which are here shown as struck on simple curves, but which obviously might be formed on compound curves, if desired, the main object being to avoid the presence of angles in the flexible sheet-metal walls.

It will be apparent thatsince the function of the valve 8 is to admit air to the space in the receptacle above the fluid on the upstroke of the lever 9 its location in the rigid end wall 7 isnot essential, as it might be located elsewhere on the top of the receptacle 1 and still perform its proper function. Its location as shown, however, is the one preferred. A lever 9 is fulcrumed to the top of the receptacle 1 at 10, and a rod 11 is pivotally connected to said lever and the rigid end wall 7 Any suitable opening 12, closed by a screwcap 13, is provided for the admission of the liquid into the receptacle 1.

The operation is as follows: The receptacle 1 being filled or partially filled with liquid and it being desired to withdraw a portion therefrom, the valve 3 is closed and the operator gives a stroke or two with the lever 9, thereby compressing air in the receptacle above its contained liquid, and this acts to raise the liquid in the short leg of the siphon until it flows over the 'crown and starts the siphonic action, which continues until the desired amount is withdrawn, when the valve 3 is opened, and the siphon being thus broken the flow ceases. It will be seen that with this construction the effort of the operator is only required to start the operation, after which the liquid flows automatically. age such as occurs through a defective faucet is entirely avoided. By placing the collapsible vessel in a depression in the top of the receptacle 1 its liability to injuryduring shipment or otherwise is greatly reduced, and by the peculiar construction of the flexible walls of the collapsible vessel the durability of the same is greatly increased.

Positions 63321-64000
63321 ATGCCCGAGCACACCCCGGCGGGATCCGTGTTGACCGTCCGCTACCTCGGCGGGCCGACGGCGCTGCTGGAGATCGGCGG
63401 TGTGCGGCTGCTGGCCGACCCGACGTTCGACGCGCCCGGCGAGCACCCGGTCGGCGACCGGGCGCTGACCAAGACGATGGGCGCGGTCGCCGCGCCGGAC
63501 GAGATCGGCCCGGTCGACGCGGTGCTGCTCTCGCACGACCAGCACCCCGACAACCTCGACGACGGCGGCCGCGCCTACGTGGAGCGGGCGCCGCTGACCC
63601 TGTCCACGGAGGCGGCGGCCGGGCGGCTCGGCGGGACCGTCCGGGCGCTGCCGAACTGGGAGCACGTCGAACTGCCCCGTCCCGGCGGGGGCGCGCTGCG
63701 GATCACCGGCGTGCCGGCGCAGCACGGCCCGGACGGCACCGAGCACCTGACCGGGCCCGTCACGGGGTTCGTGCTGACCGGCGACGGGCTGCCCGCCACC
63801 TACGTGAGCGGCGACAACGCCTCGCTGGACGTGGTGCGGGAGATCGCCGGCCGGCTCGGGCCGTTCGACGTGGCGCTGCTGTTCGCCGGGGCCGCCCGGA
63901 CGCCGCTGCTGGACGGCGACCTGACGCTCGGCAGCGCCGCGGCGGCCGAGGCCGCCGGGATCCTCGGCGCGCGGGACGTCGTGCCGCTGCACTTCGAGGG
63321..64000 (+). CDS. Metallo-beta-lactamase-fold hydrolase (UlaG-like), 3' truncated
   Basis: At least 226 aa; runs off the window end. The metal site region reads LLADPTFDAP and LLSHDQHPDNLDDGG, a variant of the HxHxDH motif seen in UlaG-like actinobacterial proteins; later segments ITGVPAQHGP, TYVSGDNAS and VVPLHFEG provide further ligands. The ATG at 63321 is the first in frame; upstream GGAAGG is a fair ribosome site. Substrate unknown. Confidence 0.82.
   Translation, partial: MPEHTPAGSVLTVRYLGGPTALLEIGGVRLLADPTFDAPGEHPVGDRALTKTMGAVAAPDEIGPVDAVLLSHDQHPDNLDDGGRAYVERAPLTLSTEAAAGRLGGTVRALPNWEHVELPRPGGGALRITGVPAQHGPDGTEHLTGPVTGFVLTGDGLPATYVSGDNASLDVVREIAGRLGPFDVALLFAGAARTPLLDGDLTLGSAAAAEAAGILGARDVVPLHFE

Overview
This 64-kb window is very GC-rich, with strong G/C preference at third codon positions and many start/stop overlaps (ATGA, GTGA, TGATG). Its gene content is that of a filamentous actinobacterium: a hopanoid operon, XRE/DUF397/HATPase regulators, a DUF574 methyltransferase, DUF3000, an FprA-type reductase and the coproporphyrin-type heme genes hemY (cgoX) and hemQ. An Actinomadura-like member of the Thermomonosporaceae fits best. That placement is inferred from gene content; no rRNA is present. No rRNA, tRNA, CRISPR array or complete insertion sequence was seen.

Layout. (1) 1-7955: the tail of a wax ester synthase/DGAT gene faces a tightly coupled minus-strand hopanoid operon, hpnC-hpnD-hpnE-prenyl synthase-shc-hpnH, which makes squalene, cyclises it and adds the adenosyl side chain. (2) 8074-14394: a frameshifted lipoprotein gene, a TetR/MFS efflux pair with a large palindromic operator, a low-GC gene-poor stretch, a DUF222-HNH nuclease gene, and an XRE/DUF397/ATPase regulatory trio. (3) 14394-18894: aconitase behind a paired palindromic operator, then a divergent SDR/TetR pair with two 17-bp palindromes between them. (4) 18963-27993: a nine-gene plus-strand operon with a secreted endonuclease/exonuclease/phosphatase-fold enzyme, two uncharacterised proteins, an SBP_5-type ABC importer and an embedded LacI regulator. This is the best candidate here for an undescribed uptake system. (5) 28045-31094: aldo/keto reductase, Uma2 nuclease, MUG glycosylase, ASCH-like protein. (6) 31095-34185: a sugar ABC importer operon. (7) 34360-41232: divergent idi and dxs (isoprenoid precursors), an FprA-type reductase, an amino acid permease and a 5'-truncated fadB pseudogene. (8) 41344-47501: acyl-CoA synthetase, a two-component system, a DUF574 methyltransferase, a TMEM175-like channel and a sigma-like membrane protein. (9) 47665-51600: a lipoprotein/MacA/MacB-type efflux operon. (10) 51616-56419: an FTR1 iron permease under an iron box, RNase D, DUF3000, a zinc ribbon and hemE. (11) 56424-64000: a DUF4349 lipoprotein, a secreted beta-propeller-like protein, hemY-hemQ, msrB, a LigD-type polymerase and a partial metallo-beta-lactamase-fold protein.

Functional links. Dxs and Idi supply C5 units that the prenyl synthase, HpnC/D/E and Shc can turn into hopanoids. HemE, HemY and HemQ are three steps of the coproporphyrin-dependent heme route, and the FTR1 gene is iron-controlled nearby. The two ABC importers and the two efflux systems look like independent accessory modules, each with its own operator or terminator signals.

Having thus described the invention, what is claimed is 1. A receptacle for liquids having a depression in its top, a vessel having flexible nonangular corrugated walls located within said depression and communicating with .the interior of the receptacle, an inwardly-opening valve for admitting air to the interior of said receptacle, means for collapsing said vessel, a siphon with its short leg within and its long leg without the receptacle and a valve on the siphons crown.

2. A receptacle for liquids, a siphon with Moreover, leak-- its short leg within and its long leg without said receptacle, a valve in the crown of said siphon, and a collapsible vessel mounted on the top of the receptacle and operating to compress air therein, said collapsible vessel having a rigid end wall and a corrugated flexible side wall composed of substantially parallel horizontal portions united by curved nonangular portions.

3. The combination of a receptacle for liquids having a depression formed therein, a corrugated collapsible vessel of resilient material located in said depression, a lever fulcrumed on the receptacle and operatively connected with said vessel for collapsing the same, and a discharge-outlet from said receptacle.

4. The combination of a receptacle for liquids, a collapsible vessel connected to said receptacle, a lever fulcrumed to said receptacle and operatively connected to said vessel for collapsing the same,and adischarge-outlet from said receptacle.

WESTON M. FULTON.

Witnesses:

J. T. GRITMAN, L. D. DILLON.

Referenced by
Citing PatentFiling datePublication dateApplicantTitle
US2579909 *Jan 27, 1948Dec 25, 1951Harry A DieffenbachCompressible bulb operated liquid dispenser
US2618409 *Sep 7, 1949Nov 18, 1952Peter CliveLiquid container comprising a flexible envelope
US2831615 *Aug 24, 1954Apr 22, 1958William A SherbondyDispensing device for plastic materials
US3124149 *Oct 31, 1961Mar 10, 1964 Gasoline transfer container
US4592492 *Apr 8, 1982Jun 3, 1986Tidmore Richard DBellows-type container for liquids
US4750634 *May 2, 1986Jun 14, 1988Charles HermanPrimer cap
US4966312 *Dec 6, 1988Oct 30, 1990Waring Donald ADisposable oral liquid measure dispenser
US7753232 *Jul 13, 2010Keyes Denis EFluid dispensing apparatus
US20070034643 *Aug 9, 2005Feb 15, 2007Keyes Denis EFluid dispensing apparatus
Classifications
Cooperative ClassificationB67D1/0425